Modern Crime Lesson #1: If You’re Boyfriend’s In The Mob, Be Careful On Facebook
Social media sites are a double-edged sword in the battle between criminals and law enforcement. In this case, the cops were able to exploit the growing habit of wanting to share all your latest personal news with your friends and family.
MARBELLA - By now, most of us know to be extra careful when posting personal information on Facebook. A compromising picture might jeopardize your friendships, your marriage, your career… and if you happen to be among Italy's most wanted mobsters, even your freedom.
Italian and Spanish police have arrested alleged top boss Salvatore D'Avino, whose whereabouts were traced thanks to snapshots posted on Facebook by his pregnant girlfriend.
D'Avino, 39, had been on the run since 2003. He is accused of being a key member of the bloody Giuliano clan of the Camorra crime syndicate of Naples. Italian police had issued arrest warrants for him in 2003 and 2007 on charges of drug trafficking and mafia activity. He faces up to 20 years in prison.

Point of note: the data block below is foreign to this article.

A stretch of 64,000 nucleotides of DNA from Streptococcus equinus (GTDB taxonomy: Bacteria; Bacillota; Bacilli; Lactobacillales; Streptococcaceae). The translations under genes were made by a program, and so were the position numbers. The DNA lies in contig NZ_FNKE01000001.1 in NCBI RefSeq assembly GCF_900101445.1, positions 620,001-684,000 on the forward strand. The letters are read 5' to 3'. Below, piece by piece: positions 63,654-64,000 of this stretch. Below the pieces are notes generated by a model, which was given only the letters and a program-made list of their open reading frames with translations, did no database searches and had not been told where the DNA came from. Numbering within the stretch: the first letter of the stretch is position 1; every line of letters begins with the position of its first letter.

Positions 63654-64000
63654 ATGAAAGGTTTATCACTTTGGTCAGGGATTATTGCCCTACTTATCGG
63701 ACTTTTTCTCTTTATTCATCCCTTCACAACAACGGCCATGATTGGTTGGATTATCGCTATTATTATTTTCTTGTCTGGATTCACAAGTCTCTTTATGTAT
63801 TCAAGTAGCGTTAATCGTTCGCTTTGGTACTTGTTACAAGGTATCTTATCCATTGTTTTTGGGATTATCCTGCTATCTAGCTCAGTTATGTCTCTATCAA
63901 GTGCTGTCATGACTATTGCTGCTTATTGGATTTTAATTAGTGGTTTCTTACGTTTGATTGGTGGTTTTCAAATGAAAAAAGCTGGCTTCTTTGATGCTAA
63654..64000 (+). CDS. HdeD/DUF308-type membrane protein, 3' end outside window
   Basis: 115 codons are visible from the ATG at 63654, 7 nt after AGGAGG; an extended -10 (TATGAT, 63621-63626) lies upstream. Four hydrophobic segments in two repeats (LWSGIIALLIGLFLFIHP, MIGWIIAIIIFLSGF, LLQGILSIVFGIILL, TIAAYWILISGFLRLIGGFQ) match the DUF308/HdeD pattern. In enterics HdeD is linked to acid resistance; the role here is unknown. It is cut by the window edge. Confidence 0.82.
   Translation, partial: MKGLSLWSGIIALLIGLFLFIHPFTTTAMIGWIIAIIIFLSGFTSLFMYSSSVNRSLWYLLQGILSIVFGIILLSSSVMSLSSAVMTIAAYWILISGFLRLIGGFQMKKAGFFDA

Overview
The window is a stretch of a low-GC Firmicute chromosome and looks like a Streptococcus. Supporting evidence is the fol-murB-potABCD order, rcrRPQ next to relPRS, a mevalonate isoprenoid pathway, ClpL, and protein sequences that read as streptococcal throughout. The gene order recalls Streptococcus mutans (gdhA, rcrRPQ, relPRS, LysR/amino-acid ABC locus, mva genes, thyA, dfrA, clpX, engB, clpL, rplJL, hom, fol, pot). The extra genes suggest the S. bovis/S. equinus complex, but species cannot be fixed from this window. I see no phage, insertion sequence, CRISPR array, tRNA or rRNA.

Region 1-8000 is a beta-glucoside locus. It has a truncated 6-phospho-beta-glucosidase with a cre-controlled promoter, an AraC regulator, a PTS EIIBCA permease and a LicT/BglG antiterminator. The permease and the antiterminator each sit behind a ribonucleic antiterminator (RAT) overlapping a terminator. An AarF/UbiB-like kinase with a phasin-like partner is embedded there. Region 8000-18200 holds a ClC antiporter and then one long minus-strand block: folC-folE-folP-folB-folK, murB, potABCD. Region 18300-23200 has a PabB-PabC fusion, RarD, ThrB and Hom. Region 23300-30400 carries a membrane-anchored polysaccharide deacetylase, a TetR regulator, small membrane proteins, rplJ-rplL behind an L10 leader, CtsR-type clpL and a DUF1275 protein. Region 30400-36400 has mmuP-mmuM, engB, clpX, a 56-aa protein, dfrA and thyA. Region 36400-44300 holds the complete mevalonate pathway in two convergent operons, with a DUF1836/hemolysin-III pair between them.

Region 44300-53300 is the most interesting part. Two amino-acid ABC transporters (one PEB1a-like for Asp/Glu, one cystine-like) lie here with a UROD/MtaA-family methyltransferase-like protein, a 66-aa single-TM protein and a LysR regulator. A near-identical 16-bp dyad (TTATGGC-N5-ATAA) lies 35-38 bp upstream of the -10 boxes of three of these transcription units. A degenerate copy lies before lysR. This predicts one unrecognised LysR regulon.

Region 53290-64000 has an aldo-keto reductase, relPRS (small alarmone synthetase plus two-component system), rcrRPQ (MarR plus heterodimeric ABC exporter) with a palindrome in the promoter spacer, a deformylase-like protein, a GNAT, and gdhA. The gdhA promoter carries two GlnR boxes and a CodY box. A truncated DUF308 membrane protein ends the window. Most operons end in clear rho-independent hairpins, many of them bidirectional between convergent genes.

According to Italian authorities, D'Avino had gone into hiding in Tangier, Morocco where he started a relationship with a Moroccan woman. When she got pregnant, the couple moved to the Spanish town of Marbella, on the Costa del Sol.
But with the impending arrival of the offspring, the future mother made a kid's mistake. She posted on Facebook two photographs of herself, proudly pregnant, so her friends and relatives could see. The problem is that in one photo she was posed in front of a sign for a very-well known beach in Marbella, and the other is shot in front of a bronze statue of a lion outside a popular local Italian restaurant.
With that head start, the police were able to locate her whereabouts. Later, monitoring her e-mail, they moved in after she sent a message to D'Avino saying that the birth was imminent.
When the mobster arrived, the police were there, and placed him under arrest. One negative postscript, however, from the police point of view: the Spanish authorities who actually made the arrest were not pleased with their Italian colleagues for describing how the suspect was traced – they fear that when other criminals hear the story, they will remember to be careful on Facebook.
Read more from La Stampa in Italian